As previously discussed, US Federal Courts give regulators considerable latitude in determining what is and what is not a security.¹

In the interest of not repeating previous material, I am going to run the Ethereum crowdsale through the Howey Test to exemplify why it can most likely be classified as the sale of unregistered securities.

1. Was there an investment of money made on behalf of Ethereum crowdsale participants?

Yes. As I have stated elsewhere, any consideration that has value is likely to be classified as “money” for a Howey analysis.  The Ethereum crowdsale required participants to send their bitcoin to the “secure sale website [ethereum.org] and cold wallet system” designed by the Ethereum Foundation wherein participants initially received 2000 ETH per BTC for the first 14 days and 1337 ETH per BTC for the remainder of the crowdsale.² When the Ethereum crowdsale took place, Bitcoins had a non-zero value, and therefore, this is likely to satisfy the investment of money prong of Howey.

2. Was there a common enterprise?

Yes, there was a common enterprise irrespective of the type of commonality test used.³ The Ethereum Foundation pooled all of the Bitcoins that they received over the course of the 42 day crowdsale wherein they promised crowdsale participants that they would use the proceeds of the crowdsale to, among other things, “[b]uild unstoppable applications” and a “decentralized platform that runs smart contracts”.⁴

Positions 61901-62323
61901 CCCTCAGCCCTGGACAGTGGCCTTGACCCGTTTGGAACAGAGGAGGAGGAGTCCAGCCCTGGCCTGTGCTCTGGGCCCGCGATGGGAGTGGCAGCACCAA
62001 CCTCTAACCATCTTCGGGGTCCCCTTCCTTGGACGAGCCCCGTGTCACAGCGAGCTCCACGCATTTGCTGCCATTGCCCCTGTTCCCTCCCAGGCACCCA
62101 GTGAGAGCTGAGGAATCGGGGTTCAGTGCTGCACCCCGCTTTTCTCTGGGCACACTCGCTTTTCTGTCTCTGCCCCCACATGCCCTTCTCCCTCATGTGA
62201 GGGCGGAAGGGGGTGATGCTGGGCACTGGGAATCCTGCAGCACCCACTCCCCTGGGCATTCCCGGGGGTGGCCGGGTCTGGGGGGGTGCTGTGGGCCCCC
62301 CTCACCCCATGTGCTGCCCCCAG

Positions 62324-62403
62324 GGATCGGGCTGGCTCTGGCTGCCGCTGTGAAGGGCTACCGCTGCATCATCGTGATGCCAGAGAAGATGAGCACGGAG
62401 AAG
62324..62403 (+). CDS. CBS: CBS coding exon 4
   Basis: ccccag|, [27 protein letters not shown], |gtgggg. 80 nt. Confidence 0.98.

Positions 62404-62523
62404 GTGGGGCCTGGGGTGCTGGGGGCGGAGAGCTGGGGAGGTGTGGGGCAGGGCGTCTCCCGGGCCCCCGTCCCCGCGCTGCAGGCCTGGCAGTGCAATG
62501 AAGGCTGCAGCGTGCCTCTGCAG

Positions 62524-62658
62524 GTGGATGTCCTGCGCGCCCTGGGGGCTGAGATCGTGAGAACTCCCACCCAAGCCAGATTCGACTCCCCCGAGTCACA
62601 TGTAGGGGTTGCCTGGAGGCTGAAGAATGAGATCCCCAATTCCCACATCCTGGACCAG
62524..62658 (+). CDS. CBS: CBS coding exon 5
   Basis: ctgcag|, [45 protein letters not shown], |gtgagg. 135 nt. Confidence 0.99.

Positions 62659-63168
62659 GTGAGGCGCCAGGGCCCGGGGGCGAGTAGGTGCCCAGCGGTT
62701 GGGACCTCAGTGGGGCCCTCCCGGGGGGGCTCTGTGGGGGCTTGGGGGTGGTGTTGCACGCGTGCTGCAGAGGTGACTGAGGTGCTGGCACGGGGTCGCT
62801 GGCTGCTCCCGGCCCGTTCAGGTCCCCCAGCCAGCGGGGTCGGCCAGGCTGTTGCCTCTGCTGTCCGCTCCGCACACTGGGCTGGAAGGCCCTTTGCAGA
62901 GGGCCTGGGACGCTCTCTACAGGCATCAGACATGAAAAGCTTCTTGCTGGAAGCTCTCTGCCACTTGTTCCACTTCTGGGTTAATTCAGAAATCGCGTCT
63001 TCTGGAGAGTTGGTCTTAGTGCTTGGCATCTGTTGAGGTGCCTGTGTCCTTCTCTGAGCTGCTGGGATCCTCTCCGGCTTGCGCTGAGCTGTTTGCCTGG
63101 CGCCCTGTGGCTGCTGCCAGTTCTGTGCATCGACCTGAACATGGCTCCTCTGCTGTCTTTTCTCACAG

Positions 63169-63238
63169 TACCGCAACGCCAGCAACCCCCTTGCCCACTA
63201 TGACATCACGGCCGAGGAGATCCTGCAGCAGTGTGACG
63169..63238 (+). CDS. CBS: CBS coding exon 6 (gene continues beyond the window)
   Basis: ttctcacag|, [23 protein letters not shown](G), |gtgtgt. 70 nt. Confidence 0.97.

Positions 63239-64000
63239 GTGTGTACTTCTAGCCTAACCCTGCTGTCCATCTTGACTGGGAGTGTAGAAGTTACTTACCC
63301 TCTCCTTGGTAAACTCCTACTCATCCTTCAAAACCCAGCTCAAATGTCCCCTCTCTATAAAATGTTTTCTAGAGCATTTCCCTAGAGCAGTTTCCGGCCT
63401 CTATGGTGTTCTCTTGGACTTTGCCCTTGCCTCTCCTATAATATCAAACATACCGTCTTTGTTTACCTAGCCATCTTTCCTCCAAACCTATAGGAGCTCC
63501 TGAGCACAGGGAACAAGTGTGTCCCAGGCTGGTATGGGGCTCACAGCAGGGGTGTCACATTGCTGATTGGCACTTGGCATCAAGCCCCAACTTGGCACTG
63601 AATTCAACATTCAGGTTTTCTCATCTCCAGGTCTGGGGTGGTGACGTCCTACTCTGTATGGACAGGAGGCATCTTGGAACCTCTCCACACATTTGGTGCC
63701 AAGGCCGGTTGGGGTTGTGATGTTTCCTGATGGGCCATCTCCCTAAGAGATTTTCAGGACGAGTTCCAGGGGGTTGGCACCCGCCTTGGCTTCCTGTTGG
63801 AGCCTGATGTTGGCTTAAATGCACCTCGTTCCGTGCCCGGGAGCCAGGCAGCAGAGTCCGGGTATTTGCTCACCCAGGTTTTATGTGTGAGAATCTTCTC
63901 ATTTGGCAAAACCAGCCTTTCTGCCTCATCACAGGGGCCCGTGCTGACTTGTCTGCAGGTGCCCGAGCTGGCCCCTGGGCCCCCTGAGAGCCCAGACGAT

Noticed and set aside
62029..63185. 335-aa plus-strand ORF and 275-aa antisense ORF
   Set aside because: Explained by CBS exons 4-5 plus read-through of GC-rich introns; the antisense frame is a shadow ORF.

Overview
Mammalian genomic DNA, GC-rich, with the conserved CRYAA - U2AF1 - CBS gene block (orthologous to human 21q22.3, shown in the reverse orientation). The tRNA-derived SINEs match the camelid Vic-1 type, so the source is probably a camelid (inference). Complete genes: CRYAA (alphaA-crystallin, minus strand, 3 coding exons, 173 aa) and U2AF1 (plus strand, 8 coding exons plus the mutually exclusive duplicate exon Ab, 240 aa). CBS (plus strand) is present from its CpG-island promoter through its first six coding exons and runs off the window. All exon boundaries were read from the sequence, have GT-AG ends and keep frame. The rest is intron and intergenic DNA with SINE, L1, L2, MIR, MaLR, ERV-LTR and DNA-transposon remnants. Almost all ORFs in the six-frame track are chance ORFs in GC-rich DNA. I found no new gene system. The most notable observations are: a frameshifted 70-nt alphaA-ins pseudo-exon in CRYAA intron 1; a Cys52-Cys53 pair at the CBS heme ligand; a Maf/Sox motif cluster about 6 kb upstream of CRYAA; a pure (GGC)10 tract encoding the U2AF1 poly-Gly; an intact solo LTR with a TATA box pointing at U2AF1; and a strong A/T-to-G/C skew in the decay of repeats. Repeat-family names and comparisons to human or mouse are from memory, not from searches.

This pooling of investor funds is hallmark of horizontal commonality.  Even though this is already sufficient to make a case for common enterprise, there is also a strong case to be made for the presence of vertical commonality (both broad and narrow).⁵  The commonality prong of Howey is likely satisfied.

3. Did participants in the Ethereum crowdsale expect to make a profit?

Yes, they/you/we did. Let’s talk about this.  

The bitcoins that the Ethereum Foundation collected over the course of their 42 day crowdsale were not donations. Initial investors in the Ethereum crowdsale were speculating that the Ether tokens they received in exchange for their bitcoin would appreciate in value over time.⁶